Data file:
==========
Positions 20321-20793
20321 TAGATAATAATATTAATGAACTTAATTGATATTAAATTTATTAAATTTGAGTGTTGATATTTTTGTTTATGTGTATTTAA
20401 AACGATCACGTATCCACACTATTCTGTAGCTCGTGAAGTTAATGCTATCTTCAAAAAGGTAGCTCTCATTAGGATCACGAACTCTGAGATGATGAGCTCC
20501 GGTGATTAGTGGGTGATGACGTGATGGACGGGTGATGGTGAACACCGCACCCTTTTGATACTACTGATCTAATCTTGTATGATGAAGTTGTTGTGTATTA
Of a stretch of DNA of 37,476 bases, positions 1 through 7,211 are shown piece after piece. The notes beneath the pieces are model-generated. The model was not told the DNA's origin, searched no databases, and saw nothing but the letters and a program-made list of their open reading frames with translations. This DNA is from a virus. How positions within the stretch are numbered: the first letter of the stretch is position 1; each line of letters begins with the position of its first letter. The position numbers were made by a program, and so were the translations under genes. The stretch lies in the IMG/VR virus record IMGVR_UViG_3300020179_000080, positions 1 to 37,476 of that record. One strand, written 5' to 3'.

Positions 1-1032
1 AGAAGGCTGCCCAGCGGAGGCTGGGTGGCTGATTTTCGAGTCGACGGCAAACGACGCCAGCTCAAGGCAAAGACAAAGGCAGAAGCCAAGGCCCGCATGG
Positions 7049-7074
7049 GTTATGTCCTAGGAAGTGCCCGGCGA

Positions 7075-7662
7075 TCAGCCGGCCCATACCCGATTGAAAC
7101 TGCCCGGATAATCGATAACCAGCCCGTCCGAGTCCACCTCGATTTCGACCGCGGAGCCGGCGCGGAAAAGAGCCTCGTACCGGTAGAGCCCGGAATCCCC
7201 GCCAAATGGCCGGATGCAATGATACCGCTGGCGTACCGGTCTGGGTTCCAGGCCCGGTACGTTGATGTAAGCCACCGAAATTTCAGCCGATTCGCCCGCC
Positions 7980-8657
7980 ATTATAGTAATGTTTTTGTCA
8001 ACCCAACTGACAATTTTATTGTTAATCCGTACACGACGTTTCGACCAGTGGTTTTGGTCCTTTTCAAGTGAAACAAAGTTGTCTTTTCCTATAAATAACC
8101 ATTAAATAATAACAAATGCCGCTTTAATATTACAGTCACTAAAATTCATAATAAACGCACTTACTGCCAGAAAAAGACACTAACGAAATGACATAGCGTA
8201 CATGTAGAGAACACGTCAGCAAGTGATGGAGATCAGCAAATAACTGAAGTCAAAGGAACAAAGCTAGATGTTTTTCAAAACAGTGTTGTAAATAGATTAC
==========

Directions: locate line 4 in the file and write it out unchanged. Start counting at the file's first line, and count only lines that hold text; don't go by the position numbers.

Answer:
20501 GGTGATTAGTGGGTGATGACGTGATGGACGGGTGATGGTGAACACCGCACCCTTTTGATACTACTGATCTAATCTTGTATGATGAAGTTGTTGTGTATTA